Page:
SR&ED Salary or Wages Policy (Draft) CRA s SR&ED Policy Review Process KPMG Submission

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1 SR&ED Salary or Wages Policy (Draft) CRA s SR&ED Policy Review Process KPMG Submission 30 April 2011

2 Contents Introduction 1 Review of SR&ED Salary or Wages Policy (Draft) Paper 2 1. Is the language easy to understand? 2 2. Is the information well organized? 7 3. Are there any gaps or omissions in the information? 7 4. Is there any information that is not necessary? What are the best features of the document? Do you have any other comments or suggestions to improve the document? 14 Appendix 15 CRA Policy Document: SR&ED Salary or Wages Policy - Draft 15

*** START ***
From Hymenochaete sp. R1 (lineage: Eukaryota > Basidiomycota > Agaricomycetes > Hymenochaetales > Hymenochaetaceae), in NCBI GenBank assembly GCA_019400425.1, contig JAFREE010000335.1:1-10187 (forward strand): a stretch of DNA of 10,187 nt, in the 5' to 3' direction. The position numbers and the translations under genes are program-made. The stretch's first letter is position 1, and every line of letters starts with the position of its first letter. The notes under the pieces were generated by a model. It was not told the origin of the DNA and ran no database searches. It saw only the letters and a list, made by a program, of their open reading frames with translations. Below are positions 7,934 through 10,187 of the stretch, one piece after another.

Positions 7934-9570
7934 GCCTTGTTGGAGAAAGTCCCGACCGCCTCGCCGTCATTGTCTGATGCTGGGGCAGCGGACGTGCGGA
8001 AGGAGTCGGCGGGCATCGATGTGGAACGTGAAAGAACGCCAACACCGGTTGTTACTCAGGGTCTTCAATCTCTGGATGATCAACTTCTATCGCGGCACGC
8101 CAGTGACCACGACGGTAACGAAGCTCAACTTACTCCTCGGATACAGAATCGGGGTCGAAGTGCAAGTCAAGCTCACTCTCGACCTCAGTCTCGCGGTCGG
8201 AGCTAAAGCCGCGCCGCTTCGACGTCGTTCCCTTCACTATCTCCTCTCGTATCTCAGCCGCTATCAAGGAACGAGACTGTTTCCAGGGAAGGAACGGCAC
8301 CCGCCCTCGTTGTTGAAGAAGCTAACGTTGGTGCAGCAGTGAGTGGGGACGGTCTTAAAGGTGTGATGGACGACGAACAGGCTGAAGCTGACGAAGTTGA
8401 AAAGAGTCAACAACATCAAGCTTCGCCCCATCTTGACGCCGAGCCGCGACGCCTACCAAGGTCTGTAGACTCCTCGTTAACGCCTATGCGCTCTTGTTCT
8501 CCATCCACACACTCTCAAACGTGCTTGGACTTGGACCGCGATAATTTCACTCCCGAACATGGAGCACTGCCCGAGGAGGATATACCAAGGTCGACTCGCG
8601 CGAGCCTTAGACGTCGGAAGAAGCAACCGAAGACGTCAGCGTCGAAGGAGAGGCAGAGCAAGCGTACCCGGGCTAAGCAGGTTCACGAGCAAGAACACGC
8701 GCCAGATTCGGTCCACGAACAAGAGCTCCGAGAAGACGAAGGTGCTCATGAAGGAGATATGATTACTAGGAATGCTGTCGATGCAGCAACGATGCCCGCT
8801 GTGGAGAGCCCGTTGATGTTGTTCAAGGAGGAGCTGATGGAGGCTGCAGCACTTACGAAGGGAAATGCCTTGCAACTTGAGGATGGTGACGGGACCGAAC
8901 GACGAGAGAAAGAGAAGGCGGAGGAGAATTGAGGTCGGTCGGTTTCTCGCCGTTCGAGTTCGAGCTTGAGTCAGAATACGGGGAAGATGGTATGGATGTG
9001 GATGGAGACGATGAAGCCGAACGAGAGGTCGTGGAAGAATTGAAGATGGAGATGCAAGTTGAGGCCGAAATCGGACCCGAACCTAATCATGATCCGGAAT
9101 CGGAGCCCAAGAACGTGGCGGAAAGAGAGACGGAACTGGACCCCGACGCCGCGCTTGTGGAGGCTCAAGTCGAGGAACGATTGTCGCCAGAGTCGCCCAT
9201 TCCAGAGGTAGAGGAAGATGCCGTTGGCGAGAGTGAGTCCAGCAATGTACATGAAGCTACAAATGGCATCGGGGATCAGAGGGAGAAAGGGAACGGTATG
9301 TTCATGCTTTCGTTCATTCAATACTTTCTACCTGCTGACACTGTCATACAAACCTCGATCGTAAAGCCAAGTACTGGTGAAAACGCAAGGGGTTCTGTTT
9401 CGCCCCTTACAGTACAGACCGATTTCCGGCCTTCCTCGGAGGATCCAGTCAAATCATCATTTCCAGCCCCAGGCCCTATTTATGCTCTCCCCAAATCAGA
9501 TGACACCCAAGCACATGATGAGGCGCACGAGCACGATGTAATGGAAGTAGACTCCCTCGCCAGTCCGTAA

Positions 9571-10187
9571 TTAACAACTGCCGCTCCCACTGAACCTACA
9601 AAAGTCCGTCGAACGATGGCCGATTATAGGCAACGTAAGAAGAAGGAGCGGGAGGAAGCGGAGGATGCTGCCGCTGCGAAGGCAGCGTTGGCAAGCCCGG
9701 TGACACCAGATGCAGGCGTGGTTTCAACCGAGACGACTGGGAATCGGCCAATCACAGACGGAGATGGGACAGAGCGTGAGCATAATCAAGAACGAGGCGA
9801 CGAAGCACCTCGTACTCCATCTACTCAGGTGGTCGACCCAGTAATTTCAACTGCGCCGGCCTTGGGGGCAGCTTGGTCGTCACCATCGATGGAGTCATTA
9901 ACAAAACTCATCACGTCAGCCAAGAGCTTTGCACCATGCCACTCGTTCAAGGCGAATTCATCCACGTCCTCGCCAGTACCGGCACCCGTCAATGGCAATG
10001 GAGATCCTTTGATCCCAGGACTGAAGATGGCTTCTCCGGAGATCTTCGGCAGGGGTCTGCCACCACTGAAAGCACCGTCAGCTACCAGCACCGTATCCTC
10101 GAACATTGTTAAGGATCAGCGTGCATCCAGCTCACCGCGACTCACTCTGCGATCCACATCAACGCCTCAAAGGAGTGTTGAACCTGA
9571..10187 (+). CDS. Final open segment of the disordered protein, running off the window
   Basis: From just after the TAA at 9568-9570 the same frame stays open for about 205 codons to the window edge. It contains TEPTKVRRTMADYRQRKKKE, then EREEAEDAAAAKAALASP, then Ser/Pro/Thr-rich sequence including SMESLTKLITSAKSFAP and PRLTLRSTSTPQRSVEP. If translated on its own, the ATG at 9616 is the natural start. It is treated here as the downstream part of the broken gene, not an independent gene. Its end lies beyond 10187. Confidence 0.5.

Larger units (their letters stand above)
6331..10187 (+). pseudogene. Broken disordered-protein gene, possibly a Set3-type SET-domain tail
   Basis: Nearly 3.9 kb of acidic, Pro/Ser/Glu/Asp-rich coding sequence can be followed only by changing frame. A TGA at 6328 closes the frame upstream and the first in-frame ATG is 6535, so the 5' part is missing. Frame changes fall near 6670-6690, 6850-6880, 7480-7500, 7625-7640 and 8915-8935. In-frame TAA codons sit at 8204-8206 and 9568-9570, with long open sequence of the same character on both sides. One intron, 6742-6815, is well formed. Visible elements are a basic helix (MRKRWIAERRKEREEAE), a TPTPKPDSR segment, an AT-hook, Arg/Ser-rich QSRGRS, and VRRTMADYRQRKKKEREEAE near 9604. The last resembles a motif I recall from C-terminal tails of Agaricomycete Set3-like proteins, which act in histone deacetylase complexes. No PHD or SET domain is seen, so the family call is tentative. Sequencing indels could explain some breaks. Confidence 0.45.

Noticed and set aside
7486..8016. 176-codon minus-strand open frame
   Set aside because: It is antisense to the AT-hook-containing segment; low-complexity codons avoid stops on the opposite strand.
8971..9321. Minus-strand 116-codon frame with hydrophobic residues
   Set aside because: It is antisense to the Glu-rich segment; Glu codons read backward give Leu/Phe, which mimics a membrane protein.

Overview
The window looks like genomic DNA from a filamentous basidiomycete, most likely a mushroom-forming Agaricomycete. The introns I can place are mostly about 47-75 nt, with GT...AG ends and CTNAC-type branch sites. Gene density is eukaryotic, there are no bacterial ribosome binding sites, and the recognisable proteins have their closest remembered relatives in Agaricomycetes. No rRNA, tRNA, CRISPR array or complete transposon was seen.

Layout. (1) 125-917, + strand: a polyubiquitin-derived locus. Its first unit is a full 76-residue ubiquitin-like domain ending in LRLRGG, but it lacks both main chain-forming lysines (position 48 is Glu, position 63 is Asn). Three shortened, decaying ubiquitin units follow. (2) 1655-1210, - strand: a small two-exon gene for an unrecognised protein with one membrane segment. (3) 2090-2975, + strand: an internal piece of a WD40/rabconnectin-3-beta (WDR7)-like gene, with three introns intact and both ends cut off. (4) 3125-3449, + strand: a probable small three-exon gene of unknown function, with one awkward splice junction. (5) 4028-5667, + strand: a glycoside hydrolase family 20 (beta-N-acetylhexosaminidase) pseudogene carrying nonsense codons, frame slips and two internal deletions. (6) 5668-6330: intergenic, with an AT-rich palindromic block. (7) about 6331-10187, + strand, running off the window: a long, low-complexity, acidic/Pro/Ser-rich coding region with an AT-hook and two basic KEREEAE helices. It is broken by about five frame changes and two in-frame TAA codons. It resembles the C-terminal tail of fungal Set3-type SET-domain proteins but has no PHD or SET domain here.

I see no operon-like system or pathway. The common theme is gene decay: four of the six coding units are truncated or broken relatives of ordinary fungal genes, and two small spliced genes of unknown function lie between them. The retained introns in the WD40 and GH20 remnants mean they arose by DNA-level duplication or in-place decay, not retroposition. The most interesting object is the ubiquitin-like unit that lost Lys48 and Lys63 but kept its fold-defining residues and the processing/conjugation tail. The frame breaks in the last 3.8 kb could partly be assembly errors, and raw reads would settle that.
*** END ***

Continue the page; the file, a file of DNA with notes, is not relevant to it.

3 Introduction As part of the CRA s SR&ED Policy Review Project, stakeholders were asked to comment on the CRA s SR&ED Salary or Wages Policy (Draft) Paper. KPMG Canada LLP s (KPMG) response to this draft policy paper outlines the firm s views and recommendations for this part of the SR&ED Policy Review Project. Our comments are not exhaustive we have highlighted selected areas of the draft paper that we believe may benefit the most from being revised. This document specifically addresses the SR&ED Salary or Wages Policy (Draft) Paper and is organized to address the six questions that the CRA has outlined in its process document, namely: 1. Is the language easy to understand? 2. Is the information well organized? 3. Are there any gaps or omissions in the information? 4. Is there any information that is not necessary? 5. What are the best features of the document? 6. Do you have any other comments or suggestions to improve the document? For ease of reference, the CRA s draft policy paper is reproduced in the appendix. We support the CRA s initiative and welcome the opportunity to participate in the consultations. Submitted on behalf of KPMG in Canada by: Carlo Ciaramitaro, CA Partner - Tax Canadian and Americas Practice Leader R&D Tax Incentives Practice T E David Regan, CA Partner - Tax T E Carl Deslongchamps, CA Partner - Tax T E Ed Zacharuk, CA Partner - Tax Western Canada SR&ED Practice Leader T E Gregory Brennan, CA Partner - Tax T E David Durst, MBA, CMA Associate Partner - Tax T E 30 April 2011 SR&ED Salary or Wages Policy (Draft) Paper 1